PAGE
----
Pentagon’s Concerns To Internet Security Have Not Changed In Time

internet-security-1-600x300A document released recently showed that the concerns and responses of Pentagon as regards to internet security threats have not undergone any major changes over the last ten years. The report was obtained by War Is Boring through Freedom of Information Act. Experts are of the opinion that Pentagon’s current status as regards to internet security is both good and bad. In the meantime, American legislators are debating the future of the top internet security headquarters of the military.

It was in 2006 that the Pentagon carried out a mock professional attack across the computer networks of the military to determine as to how the troops belonging to different units communicated in the event of an internet security breach by enemy agents.

Internet security expert, Samuel Visner, reportedly told War Is Boring through an email that the exercise conducted by Pentagon was pretty forward-looking. Visner, who works with ICF International as senior vice president, also said that the exercise was helpful in characterizing the threats to Pentagon’s networks.

As part of the exercise, Red Team, the mock enemy, attacked more than 24 command centers of the Army and Navy, Air Force and Marines across the country. The attackers tried to damage, harass and break into computer systems using the entire hacking tools at their disposal. They hijacked printers, stole passwords and slowed down or entirely shut down networks.

The attackers were able to break into the Air Force headquarters computer networks that monitored the Pacific and European operations. They were also able to gain control of, or turn off, computer networks in as many as eight other locations. In another internet security breach, the Red Team used a phishing attack to access critical information at nine bases in America and Turkey.

navy cybersecurityThe Pentagon drew $290,000 from the Combatant Commanders’ Initiative Fund, an account meant for meeting unforeseen contingencies, to conduct the exercise. Though the results were worrying, the U.S. Strategic Command commended the exercise as it provided information about which security procedures worked and which did not. In many situations, quick responses and physical protections prevented attacks from causing any real damage.

The report pointed out that many defenders focused on reestablishing service at the cost of defense though they came to know of the attacks in a matter of minutes. Visner noted that there was no focus on resilience when the attack was defended, and systems were recovered. Further, the private computers of defense contractors that provide critical services or manage vital programs were not included.

However, nothing much seems to have changed during the years up to 2016. This is because the many of the concerns that the Pentagon has in 2016 were there in 2006, according to the after-action report, as revealed by Dr. Jeffrey Richelson, who is in charge of the Cyber Vault Project of the National Security Archive. The Pentagon has shown a great deal of consistency as regards to internet security, but its effectiveness is being debated in Washington.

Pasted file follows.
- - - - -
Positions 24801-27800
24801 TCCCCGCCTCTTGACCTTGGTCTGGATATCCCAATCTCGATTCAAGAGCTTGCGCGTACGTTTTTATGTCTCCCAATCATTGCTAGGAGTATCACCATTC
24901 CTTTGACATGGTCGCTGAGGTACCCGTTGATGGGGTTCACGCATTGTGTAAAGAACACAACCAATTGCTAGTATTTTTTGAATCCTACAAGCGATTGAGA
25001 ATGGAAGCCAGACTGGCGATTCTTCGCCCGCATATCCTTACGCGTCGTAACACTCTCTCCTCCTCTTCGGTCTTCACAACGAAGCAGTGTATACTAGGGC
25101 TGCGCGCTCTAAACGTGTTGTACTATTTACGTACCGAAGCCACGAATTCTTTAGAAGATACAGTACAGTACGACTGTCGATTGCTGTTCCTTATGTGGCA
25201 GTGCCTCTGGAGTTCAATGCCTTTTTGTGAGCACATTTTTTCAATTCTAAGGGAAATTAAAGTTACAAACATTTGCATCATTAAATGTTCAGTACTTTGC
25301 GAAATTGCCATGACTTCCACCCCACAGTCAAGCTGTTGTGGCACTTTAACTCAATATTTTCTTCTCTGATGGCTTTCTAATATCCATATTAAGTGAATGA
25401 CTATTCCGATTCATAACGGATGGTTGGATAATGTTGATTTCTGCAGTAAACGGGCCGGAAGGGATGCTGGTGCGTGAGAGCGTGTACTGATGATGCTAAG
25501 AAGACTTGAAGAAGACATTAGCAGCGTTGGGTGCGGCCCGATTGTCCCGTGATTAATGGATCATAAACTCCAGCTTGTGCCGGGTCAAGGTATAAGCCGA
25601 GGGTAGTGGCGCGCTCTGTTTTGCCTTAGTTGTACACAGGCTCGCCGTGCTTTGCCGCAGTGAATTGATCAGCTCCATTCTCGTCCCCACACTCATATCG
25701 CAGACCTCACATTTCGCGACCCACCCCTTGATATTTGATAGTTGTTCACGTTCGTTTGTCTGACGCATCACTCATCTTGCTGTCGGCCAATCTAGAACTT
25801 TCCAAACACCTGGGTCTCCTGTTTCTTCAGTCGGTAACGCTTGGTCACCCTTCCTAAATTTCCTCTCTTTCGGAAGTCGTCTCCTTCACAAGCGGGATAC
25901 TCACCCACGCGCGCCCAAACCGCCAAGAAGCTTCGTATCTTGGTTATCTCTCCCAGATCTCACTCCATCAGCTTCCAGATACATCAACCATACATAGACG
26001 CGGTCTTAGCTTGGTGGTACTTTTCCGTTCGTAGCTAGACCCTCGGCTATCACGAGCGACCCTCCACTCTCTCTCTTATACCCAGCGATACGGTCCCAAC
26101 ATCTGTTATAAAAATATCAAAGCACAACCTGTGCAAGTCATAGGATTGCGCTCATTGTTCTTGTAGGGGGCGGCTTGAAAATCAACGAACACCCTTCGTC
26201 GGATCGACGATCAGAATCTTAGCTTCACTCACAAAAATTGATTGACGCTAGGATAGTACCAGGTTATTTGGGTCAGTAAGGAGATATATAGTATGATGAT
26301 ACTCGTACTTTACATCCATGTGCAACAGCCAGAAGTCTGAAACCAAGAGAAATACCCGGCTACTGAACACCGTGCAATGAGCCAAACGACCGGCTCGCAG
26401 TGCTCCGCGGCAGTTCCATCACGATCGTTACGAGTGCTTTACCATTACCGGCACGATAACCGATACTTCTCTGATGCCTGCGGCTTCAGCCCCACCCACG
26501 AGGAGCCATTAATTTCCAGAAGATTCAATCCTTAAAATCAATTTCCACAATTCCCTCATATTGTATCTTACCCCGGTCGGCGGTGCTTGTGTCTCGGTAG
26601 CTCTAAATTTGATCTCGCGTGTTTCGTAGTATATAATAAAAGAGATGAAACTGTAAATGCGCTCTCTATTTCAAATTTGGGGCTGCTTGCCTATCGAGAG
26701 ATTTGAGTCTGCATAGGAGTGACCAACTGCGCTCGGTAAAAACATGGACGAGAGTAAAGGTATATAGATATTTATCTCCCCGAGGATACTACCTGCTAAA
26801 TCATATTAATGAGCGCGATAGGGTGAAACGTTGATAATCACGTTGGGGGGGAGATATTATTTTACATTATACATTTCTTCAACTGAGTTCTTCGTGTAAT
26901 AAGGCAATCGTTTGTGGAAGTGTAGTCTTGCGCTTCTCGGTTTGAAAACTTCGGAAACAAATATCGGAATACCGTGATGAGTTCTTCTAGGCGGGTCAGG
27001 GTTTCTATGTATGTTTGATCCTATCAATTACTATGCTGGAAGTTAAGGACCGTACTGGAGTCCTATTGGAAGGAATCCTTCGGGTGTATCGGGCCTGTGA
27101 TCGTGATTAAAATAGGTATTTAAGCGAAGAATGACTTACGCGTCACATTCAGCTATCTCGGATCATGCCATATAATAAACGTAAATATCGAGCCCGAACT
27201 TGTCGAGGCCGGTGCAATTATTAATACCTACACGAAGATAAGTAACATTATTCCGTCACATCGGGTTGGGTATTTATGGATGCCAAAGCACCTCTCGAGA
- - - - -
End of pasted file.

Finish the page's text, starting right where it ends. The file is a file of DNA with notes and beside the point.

For over three years, members of the Congress have been accusing China as well as other countries of hacking the computer networks of the military and defense contractors. Legislators have even criticized the Pentagon for not doing more to stop intrusions.

According to experts, the problem is not Pentagon’s focus on defending networks and improving defenses have been their long-standing goal. The real issue is the implementation of the policy. The Pentagon established a central Cyber Command in 2009 for fixing the lingering issues. However, the problems spotted in 2006 have not been solved even after seven years.

Robert Lee, ex-cyber warfare officer Air Force, said that the thought process related to solving battlefield problems do not work well when it comes to internet security issues. This is because the tools to be used are constantly changing even though the central problem, defending networks, remains the same. According to him, the Pentagon is focusing more on malware.

While the hackers are upgrading their technology and devising new ways of hacking computers, a report from the Government Accountability Office in May 2016 showed that the Air Force is continuing to use 40-year-old computers with eight-inch floppy disk drives for managing some operations of its nuclear mission.

Though the services have independently tried to implement policies on their own, the cyber-troops are not sufficiently trained to handle exigencies. Therefore, Lee recommends a unified training regimen for standardizing military’s cyberwar tactics. Lee also recommends turning Cyber Command, currently a constituent of Strategic Command, into an independent headquarters. This proposal of Lee has the backing of Michael Rogers, NSA chief Admiral, and Ashton Carter, Secretary of Defense.

All said and done; Congress has to outline policies related to internet security to fix Pentagon’s cyber-problems. Richelson is of the opinion that the core cyberwar objectives of Pentagon are not likely to undergo any change in the recent future. Further, specific tools and tactics might also evolve, but troops might still be striving to tackle same network threats ten years from now.

 

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